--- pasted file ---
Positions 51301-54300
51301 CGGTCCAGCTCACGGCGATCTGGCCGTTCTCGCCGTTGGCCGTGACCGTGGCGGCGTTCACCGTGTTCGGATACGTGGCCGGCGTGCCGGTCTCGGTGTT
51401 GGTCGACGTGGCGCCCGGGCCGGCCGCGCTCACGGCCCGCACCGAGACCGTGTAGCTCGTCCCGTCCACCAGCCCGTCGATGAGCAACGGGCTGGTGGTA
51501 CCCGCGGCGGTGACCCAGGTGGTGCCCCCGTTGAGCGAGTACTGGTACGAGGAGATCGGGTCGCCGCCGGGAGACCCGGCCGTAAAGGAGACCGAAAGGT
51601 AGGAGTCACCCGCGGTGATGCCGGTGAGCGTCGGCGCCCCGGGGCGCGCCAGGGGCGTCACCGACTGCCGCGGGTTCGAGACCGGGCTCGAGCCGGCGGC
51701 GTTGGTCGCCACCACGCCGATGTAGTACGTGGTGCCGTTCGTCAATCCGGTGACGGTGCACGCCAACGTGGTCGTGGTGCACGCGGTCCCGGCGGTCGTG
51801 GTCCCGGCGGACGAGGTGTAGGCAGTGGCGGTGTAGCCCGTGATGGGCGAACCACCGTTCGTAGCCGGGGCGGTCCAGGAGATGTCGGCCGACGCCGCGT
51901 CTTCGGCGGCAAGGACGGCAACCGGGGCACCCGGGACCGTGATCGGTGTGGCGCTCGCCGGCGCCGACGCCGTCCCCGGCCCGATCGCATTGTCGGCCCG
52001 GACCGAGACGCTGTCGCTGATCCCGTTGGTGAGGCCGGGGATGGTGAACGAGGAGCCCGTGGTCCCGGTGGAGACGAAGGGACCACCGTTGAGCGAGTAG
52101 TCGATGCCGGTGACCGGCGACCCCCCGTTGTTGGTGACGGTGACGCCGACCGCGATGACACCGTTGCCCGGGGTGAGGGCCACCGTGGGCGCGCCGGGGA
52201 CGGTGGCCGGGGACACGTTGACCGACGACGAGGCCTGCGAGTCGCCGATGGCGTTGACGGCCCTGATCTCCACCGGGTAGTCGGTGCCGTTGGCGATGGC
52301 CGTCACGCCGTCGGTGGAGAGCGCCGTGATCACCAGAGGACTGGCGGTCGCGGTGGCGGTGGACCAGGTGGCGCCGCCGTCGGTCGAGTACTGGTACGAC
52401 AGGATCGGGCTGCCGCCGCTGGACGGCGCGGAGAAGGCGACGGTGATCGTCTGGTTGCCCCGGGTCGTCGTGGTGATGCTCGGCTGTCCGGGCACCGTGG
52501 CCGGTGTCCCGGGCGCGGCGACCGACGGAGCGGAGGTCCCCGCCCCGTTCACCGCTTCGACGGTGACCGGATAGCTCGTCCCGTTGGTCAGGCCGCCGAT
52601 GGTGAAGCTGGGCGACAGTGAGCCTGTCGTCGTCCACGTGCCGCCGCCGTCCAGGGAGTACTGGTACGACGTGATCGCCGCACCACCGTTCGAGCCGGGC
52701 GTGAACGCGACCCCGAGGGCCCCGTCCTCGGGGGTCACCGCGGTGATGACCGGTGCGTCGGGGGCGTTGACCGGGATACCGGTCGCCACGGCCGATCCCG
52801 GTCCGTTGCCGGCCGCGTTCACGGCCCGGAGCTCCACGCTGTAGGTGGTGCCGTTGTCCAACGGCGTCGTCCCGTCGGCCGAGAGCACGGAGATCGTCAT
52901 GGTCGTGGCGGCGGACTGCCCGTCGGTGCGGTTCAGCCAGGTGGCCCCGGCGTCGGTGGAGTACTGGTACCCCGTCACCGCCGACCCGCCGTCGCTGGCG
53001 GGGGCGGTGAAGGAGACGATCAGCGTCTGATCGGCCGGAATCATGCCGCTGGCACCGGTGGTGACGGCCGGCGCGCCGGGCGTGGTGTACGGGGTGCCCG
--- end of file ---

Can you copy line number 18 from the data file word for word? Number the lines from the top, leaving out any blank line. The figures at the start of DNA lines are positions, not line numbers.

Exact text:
52901 GGTCGTGGCGGCGGACTGCCCGTCGGTGCGGTTCAGCCAGGTGGCCCCGGCGTCGGTGGAGTACTGGTACCCCGTCACCGCCGACCCGCCGTCGCTGGCG